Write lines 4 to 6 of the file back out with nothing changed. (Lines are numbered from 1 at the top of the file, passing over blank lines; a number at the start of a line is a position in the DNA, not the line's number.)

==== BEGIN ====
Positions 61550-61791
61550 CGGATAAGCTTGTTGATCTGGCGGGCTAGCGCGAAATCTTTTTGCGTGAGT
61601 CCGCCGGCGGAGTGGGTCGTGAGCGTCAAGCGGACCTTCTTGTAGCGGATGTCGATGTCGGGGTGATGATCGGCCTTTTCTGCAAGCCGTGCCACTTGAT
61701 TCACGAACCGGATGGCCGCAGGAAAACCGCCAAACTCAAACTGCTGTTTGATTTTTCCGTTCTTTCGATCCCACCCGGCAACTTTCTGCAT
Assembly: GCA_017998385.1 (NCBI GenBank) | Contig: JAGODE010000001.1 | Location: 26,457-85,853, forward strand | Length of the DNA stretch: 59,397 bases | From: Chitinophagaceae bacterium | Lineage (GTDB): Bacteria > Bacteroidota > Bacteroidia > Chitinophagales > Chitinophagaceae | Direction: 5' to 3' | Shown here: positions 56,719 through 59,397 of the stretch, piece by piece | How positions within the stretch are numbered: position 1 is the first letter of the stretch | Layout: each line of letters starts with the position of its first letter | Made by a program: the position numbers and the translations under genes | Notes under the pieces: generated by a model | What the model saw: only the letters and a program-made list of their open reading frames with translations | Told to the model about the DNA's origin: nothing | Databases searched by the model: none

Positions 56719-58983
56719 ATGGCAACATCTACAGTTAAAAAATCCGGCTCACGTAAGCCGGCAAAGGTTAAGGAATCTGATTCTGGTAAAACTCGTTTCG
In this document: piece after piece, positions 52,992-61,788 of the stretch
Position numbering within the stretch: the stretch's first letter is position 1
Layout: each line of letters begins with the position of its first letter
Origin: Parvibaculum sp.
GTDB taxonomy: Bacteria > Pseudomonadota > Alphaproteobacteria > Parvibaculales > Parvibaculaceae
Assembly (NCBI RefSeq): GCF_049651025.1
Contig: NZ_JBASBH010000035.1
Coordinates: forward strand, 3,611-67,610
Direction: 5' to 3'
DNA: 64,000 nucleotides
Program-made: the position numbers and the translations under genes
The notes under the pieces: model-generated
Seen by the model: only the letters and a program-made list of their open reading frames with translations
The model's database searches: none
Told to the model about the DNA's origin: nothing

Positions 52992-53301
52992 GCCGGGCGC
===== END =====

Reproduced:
61701 TCACGAACCGGATGGCCGCAGGAAAACCGCCAAACTCAAACTGCTGTTTGATTTTTCCGTTCTTTCGATCCCACCCGGCAACTTTCTGCAT
Assembly: GCA_017998385.1 (NCBI GenBank) | Contig: JAGODE010000001.1 | Location: 26,457-85,853, forward strand | Length of the DNA stretch: 59,397 bases | From: Chitinophagaceae bacterium | Lineage (GTDB): Bacteria > Bacteroidota > Bacteroidia > Chitinophagales > Chitinophagaceae | Direction: 5' to 3' | Shown here: positions 56,719 through 59,397 of the stretch, piece by piece | How positions within the stretch are numbered: position 1 is the first letter of the stretch | Layout: each line of letters starts with the position of its first letter | Made by a program: the position numbers and the translations under genes | Notes under the pieces: generated by a model | What the model saw: only the letters and a program-made list of their open reading frames with translations | Told to the model about the DNA's origin: nothing | Databases searched by the model: none

Positions 56719-58983